Since the outbreak of COVID-19, countries across the globe have attempted to find ways to contain the rapid spread of the virus. Following a period of strict lockdowns, most countries proceeded towards a policy in which citizens were expected to avoid crowded places, as advised by the WHO (World Health Organization, 2020). Limiting movement to local recreational hotspots as well as (inter)national holiday destinations is considered essential in combating the swift diffusion of COVID-19 infections. Even during the “second wave,” avoiding crowded places remains the cornerstone of worldwide policies (National Center for Immunization and Respiratory Diseases (NCIRD), 2020). Following policy advice, however, has proven to be more challenging for the population than initially expected. Popular recreation spots often remain well-visited and shopping centers are almost as crowded as they were a year ago, especially in large cities (BBC News, 2020). Over the Summer of 2020, news and social media showed crowded beaches and partying adolescents almost on a daily basis.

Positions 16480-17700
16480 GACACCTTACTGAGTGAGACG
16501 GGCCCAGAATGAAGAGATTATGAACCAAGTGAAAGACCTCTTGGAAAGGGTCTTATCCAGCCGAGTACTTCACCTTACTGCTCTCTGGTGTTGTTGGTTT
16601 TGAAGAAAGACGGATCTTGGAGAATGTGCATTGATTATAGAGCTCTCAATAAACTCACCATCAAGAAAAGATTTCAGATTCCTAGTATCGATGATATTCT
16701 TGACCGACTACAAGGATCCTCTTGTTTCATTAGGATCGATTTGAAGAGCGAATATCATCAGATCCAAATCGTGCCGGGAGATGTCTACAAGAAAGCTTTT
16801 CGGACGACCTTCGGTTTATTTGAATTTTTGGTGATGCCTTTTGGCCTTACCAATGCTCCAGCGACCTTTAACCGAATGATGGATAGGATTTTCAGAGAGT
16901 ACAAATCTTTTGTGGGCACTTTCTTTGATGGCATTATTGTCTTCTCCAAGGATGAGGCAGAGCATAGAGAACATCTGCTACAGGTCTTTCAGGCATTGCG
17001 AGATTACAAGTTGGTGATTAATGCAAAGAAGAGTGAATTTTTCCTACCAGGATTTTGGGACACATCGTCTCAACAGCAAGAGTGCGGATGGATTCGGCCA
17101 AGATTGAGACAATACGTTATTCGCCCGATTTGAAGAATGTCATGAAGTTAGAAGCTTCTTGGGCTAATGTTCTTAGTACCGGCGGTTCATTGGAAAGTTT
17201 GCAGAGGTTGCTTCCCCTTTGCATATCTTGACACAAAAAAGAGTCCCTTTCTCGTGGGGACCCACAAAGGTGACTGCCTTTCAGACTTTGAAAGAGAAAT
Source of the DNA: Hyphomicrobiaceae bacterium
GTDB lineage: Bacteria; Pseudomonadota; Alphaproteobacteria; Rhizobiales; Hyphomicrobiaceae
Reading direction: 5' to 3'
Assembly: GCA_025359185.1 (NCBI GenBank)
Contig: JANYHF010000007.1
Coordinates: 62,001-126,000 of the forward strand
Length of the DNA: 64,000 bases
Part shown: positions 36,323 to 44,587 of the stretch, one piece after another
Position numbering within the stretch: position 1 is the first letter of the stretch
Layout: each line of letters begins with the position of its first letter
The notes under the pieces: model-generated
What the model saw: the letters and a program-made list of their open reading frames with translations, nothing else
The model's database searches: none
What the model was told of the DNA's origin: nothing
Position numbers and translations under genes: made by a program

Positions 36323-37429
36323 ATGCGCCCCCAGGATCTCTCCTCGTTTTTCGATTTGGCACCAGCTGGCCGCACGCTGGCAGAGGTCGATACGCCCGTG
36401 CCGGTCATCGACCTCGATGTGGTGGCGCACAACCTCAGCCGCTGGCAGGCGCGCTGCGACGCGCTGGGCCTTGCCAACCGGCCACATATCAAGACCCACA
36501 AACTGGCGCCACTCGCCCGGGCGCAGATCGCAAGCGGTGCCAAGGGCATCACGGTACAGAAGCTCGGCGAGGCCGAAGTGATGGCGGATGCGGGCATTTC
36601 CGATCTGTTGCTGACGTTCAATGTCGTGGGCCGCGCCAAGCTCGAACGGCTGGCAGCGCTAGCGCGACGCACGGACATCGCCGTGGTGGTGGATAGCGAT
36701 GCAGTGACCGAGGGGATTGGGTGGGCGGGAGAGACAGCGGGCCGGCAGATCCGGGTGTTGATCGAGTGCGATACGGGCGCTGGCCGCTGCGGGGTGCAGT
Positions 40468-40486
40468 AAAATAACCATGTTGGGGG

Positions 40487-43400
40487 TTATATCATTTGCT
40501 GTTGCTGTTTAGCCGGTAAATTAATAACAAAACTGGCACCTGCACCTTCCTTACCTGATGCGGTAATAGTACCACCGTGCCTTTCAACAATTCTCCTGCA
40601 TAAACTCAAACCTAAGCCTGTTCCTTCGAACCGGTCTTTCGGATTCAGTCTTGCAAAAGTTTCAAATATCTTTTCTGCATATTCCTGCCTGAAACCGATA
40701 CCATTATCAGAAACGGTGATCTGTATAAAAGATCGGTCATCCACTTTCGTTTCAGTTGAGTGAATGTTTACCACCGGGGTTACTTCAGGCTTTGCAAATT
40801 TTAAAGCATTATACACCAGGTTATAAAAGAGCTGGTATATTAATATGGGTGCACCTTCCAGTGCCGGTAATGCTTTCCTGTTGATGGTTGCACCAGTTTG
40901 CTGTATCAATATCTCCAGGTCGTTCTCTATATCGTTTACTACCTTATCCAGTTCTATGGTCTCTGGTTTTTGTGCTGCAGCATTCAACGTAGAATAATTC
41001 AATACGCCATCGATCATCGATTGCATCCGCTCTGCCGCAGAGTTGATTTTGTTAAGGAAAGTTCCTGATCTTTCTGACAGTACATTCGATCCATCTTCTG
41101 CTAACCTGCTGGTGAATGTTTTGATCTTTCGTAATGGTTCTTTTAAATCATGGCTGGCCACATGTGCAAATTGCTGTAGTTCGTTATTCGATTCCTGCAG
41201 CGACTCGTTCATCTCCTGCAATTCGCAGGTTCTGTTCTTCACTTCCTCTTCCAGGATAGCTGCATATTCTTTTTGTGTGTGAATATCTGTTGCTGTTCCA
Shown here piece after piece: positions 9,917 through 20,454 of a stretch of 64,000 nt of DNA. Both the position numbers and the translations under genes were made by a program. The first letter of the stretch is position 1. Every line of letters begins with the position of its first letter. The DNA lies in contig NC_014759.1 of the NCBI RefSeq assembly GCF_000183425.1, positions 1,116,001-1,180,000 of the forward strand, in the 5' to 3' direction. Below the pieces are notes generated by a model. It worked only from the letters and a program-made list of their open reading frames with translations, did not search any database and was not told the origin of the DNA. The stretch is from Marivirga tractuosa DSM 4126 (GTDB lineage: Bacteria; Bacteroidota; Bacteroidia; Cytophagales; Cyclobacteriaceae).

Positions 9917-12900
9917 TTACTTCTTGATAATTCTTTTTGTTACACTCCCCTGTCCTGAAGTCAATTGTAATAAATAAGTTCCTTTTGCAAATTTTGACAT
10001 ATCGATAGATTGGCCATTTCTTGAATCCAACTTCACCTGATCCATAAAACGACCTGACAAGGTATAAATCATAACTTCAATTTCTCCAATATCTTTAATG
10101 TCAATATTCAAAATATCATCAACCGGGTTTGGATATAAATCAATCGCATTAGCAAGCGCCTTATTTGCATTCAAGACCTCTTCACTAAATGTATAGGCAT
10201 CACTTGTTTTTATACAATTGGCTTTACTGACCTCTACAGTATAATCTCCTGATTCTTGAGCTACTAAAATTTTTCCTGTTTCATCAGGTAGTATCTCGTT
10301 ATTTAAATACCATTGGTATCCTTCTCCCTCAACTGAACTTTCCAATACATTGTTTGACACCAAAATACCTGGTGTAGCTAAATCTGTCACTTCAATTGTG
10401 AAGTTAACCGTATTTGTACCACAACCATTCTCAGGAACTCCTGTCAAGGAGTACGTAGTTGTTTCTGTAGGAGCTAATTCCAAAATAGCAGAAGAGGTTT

The increase in people visiting crowded places appears irrational from a health perspective, but might be less surprising than expected. Accurately assessing the risk of self-behavior proves to be hard, the urge to recreate seems to grow over time, and the duration of the current situation is testing the limits of human patience and self-control (Huremović, 2019). Moreover, what is considered “crowded?” This uncertainty increases the number of factors and potential outcomes individuals consider (Martínez-Marquina et al., 2019). Whereas recent research discusses theories explaining refusal to comply to COVID-19 restrictions (Demirtaş-Madran, 2021), little to no attention has yet been provided to the thought process that underlies the decision to leave the home, against most policy recommendations, and visit popular recreation areas or crowded shopping streets. Understanding the human thought process from a behavioral perspective, beyond merely labelling behavior to be defiant, will help governments to be more effective in implementing COVID-19-related policies.